Chapter 9 from Why Buffy Matters that focuses on the episode "Hush." Wilcox hits a number of different topics in this chapter, including depictions of successful and unsuccessful communication in the episode and Riley Finn as a representation of the patriarchy.

Enjoy! Later on, I'll also post some of my reading responses from this semester, including responses to Durand, McEvan, and Wilcox.
ariad: (Default)
I like analyzing writing techniques. It seems to me that the best way to learn about the importance of things like theme and structure are to examine their use in the stories you admire and to figure out how they do or do not contribute to the meaning of the work or to the audience's experience. Today, I looked at uses of common thematic model in television. It was more for my own study than anything else, but I know some of you enjoy this type of metatextual discussion, and I'd like to hear other people's analyses if anyone has any. Spoilers for Angel, Buffy the Vampire Slayer, Doctor Who, and Avatar: The Last Airbender.

The model: The theme of the work is tied to the basic concept of the protagonist. Both the plot and the protagonist's development are influenced by the theme, and the motivations of the primary antagonist run counter to the theme.

Example 1: Angel )

Example 2: Buffy the Vampire Slayer )

Example 3: RTD Era Doctor Who )

Example 4: Avatar: The Last Airbender )
ariad: (Default)
Comics



Buffy the Vampire Slayer Season 8. Finished this a few weeks ago. As a whole, the season was entertaining, but I cared so little. It's a shame; great and terrible things are happening to my favorite characters and I just don't give a shit. I think the art style may be to blame because Georges Jeanty's lineart just isn't very emotive. However, read it for the army of tiny vampire teddy bears screaming, "EAT THEIR #%&@ING OVARIES!"

More: 'My glimmering hope is so large it eclipses the sun and the moon!' )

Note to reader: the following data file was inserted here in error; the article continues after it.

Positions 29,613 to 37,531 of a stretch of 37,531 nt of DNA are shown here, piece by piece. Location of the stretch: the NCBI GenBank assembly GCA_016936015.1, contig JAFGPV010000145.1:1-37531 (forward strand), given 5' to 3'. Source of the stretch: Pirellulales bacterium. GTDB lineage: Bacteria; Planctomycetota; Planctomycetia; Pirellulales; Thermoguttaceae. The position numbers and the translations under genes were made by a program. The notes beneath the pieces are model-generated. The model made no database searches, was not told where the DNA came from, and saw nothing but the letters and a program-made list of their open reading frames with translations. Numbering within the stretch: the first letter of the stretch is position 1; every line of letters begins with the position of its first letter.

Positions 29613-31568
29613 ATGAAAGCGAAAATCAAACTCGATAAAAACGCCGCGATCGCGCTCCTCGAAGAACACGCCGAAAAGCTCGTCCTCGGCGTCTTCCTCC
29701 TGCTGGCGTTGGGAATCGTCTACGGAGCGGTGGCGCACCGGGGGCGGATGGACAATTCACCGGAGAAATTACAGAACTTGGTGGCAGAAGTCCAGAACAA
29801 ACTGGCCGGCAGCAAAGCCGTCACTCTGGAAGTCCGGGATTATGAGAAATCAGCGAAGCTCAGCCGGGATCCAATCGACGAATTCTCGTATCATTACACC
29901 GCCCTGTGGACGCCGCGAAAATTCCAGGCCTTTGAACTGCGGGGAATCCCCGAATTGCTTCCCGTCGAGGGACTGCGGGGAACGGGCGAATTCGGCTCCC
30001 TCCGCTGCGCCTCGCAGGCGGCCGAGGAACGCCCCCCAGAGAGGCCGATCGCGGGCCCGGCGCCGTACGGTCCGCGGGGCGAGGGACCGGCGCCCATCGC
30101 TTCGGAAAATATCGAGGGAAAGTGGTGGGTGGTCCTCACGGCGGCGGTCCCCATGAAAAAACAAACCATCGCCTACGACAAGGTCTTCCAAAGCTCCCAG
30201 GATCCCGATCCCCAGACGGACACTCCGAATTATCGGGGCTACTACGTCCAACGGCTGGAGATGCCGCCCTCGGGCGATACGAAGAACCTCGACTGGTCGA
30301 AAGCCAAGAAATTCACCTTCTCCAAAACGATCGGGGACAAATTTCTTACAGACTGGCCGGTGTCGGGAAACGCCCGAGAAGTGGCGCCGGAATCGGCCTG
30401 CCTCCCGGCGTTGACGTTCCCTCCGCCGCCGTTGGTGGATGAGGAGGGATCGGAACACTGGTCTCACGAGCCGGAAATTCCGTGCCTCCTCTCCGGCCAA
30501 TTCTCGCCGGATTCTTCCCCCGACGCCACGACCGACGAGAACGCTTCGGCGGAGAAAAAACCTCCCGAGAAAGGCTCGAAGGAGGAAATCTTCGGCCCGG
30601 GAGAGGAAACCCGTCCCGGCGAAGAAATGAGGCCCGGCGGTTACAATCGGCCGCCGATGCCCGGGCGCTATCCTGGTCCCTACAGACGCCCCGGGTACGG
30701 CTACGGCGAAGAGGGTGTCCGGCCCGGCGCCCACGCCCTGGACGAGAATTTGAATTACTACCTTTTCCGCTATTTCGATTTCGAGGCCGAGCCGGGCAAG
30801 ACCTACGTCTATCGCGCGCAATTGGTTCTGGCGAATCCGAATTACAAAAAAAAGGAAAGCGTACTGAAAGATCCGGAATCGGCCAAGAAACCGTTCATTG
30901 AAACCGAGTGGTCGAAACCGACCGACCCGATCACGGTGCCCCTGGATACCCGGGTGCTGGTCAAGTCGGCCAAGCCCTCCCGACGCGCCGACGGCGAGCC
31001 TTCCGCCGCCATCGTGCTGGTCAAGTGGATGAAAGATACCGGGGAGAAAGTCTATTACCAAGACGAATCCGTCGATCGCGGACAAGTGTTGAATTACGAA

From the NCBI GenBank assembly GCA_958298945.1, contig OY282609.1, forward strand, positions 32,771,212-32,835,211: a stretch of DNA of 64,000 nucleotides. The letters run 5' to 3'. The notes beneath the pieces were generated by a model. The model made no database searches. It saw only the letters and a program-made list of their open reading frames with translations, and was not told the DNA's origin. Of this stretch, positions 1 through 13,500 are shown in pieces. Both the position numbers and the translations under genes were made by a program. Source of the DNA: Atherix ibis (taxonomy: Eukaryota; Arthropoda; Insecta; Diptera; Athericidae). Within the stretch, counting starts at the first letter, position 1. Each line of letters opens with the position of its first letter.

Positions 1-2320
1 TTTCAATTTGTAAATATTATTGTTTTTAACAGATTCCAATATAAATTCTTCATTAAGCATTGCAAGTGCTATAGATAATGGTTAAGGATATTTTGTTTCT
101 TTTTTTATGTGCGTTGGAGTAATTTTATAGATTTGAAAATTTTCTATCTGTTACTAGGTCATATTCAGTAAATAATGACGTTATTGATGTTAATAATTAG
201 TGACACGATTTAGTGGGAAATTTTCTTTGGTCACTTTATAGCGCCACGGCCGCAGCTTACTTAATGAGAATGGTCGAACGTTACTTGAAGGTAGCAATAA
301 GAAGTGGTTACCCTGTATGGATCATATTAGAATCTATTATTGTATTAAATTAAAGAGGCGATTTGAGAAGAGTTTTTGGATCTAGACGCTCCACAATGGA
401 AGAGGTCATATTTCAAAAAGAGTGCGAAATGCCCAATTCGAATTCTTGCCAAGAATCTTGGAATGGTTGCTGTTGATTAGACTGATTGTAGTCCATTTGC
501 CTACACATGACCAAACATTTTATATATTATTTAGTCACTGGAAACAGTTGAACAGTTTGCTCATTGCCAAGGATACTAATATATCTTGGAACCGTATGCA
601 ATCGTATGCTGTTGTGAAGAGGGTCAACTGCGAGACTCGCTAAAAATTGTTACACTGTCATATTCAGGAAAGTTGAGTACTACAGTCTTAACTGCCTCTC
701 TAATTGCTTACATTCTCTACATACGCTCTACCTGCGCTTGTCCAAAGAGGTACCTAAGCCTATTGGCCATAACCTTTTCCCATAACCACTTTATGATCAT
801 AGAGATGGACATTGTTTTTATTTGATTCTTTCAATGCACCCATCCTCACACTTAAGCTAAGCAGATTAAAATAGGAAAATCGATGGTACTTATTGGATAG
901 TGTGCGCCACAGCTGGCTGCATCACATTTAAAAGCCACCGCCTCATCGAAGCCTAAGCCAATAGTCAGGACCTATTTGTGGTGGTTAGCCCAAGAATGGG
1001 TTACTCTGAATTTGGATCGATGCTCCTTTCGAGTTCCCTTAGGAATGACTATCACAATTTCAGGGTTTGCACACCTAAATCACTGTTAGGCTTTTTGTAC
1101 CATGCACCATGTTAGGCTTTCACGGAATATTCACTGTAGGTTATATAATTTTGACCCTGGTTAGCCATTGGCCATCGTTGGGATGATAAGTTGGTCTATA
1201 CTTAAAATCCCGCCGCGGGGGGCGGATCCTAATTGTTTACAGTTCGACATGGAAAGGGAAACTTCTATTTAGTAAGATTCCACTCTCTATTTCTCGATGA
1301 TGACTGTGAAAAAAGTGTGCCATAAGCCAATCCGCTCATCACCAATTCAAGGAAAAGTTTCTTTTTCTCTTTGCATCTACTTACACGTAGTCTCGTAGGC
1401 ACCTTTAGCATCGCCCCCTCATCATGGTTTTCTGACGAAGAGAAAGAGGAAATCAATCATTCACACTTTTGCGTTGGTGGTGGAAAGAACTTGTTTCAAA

ariad: (Default)
Final Fantasy VIII
Ah, character development. So wonderful and yet so dangerous. Wonderful because, hurrah, movement, growth, etc. Dangerous because it becomes difficult to say you like a character in a general sense. What I mean is,

HOLY FUCK I LOVE SQUALL.

I haven't liked him since I was eight years old. I also haven't played this part of the game (end of Disc 2, beginning of Disc 3) since I was eight years old, although I may have liked him back then just because he's pretty. I fully admit that at the beginning of the game, he is a major douchebag. Not quite as much as Luke from Tales of the Abyss (who sadly sticks in my mind pre-development), but: "Your schoolmate is dead." "THIS IS ABOUT MEEE."

Have some shame, dude. Childhood trauma and internal monologues considered, that was still pretty bad. But then he started to grow, thanks to his friends who touched his shriveled little jackass heart and caused it to blossom into a happy palpitating blood squeezer, re: "You're glad they're not dead!" "No, I'm not. (Except I secretly am.)"

I am eagerly anticipating the train tracks scene because I think I will be all over that, especially given the record of scenes that have made me like Squall:

my paraphrased Squall talks a lot more than real Squall )

Vampire Relationships lolololol
AHAHAHAHAHA, I was just reading a description of the things Edward from Twilight does to Bella that can be considered creepy and misogynistic, such as sneaking into her room and watching her sleep, stalking her, breaking up with her for her own good, thinking she needs constant supervision and protection, etc. etc. etc. and it sounds just like Angel and Buffy.

OH, VAMPIRES.

I haven't read Twilight, but as far as I can tell, the difference is that Angel and Buffy's relationship is portrayed as unhealthy and doomed to fail, whereas Edward and Bella's is portrayed as the ideal (or so I hear). Also, Buffy can beat the shit out of Angel. And does. Numerous times.